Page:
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Minority Students in Special and Gifted Education Executive Summary From the enactment of the 1975 federal law requiring states to provide a free and appropriate education to all students with disabilities, children in some racial/ethnic groups have been identified for services in disproportionately large numbers. Public concern is aroused by the pattern of disproportion. In the low-incidence categories (deaf, blind, orthopedic impairment, etc.) in which the problem is observable outside the school context and is typically diagnosed by medical professionals, no marked disproportion exists. The higher representation of minority students occurs in the high-incidence categories of mild mental retardation (MMR), emotional disturbance (ED), and to a lesser extent learning disabilities (LD), categories in which the problem is often identified first in the school context and the disability diagnosis is typically given without confirmation of an organic cause. The concern is not new. In 1979 the National Research Council (NRC) was asked to conduct a study to determine the factors accounting for the disproportionate representation of minority students and males in special education programs for students with mental retardation, and to identify placement criteria or practices that do not affect minority students and males disproportionately (NRC, 1982). Twenty years later, disproportion in special education persists: while about 5 percent of Asian/Pacific Islander students are identified for special education, the rate for Hispanics is 11 percent, for whites 12 percent, for American Indians 13 percent, and for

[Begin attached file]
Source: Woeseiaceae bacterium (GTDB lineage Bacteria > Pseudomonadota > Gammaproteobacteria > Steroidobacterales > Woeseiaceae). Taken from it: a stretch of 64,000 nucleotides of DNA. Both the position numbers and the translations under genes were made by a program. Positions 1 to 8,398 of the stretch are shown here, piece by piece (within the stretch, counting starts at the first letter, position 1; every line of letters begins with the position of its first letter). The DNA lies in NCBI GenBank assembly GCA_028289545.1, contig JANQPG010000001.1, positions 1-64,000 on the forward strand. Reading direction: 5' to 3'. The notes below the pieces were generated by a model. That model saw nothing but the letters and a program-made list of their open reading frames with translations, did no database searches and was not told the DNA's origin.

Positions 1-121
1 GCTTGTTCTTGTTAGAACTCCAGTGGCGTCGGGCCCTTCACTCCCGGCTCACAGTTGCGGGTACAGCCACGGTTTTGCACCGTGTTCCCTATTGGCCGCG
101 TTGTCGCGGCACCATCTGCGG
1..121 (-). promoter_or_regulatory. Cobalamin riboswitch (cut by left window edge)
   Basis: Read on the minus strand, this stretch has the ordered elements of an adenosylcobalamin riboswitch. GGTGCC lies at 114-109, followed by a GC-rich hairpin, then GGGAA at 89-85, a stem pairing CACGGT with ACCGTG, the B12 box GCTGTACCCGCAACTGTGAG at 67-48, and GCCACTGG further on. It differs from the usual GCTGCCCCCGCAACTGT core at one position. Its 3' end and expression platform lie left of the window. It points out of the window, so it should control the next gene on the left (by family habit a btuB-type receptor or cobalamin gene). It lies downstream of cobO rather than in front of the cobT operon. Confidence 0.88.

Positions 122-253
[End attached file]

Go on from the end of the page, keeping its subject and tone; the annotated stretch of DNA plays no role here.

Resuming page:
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Minority Students in Special and Gifted Education blacks over 14 percent. The NRC, at the request of Congress, has been asked to revisit the issue. In this case, however, the Office for Civil Rights in the U.S. Department of Education extended the committee’s charge to include the representation of minority children in gifted and talented programs as well, where racial/ethnic disproportion patterns are, generally speaking, the reverse of those in special education. CURRENT CONTEXT Since the 1982 NRC report, much has changed in general education as well as in special education. The proportion of minority students in the population of school-age children has risen dramatically—to 35 percent in 2000—increasing the diversity of students and of primary languages spoken in many schools. And state standards have raised the bar for the achievement expected of all students. More than 1 in 10 students is now identified for special education services: in the past decade alone, there has been a 35 percent increase in the number of children served under the Individuals with Disabilities Education Act (IDEA). And many more of these students are receiving special education and related services in general education classrooms. The distribution of students across special education categories has changed as well. Identification rates for students with mental retardation today are about a quarter lower than in 1979. While the decline has applied across racial/ethnic groups, disproportionate representation of black students in that category has persisted. Just over 1 percent of white students but 2.6 percent of black students fall into that category. Two decades ago, fewer than 3 percent of students were identified with learning disabilities (LD). That number approaches 6 percent of all students today. Only American Indian students are represented in disproportionately large numbers in that category. But for all racial/ethnic groups, the LD category accounts both for the largest number of special education students and for the largest growth rate in special education placements. While these demographic and policy changes create a somewhat different context today from that confronting the earlier NRC committee, the problems are conceptually quite similar. At the outset, both committees confronted a paradox: if IDEA provides extra resources and the right to a more individualized education program, why would one consider disproportionate representation of minority children a problem? The answer, as every parent of a child receiving special education services knows, is that in order to be eligible for the additional resources a child must be labeled as having a disability, a label that signals substandard performance. And while that label is intended to bring additional supports, it may also bring lowered expectations on the part of teachers, other children, and the identified student. When a child cannot learn without the additional supports, and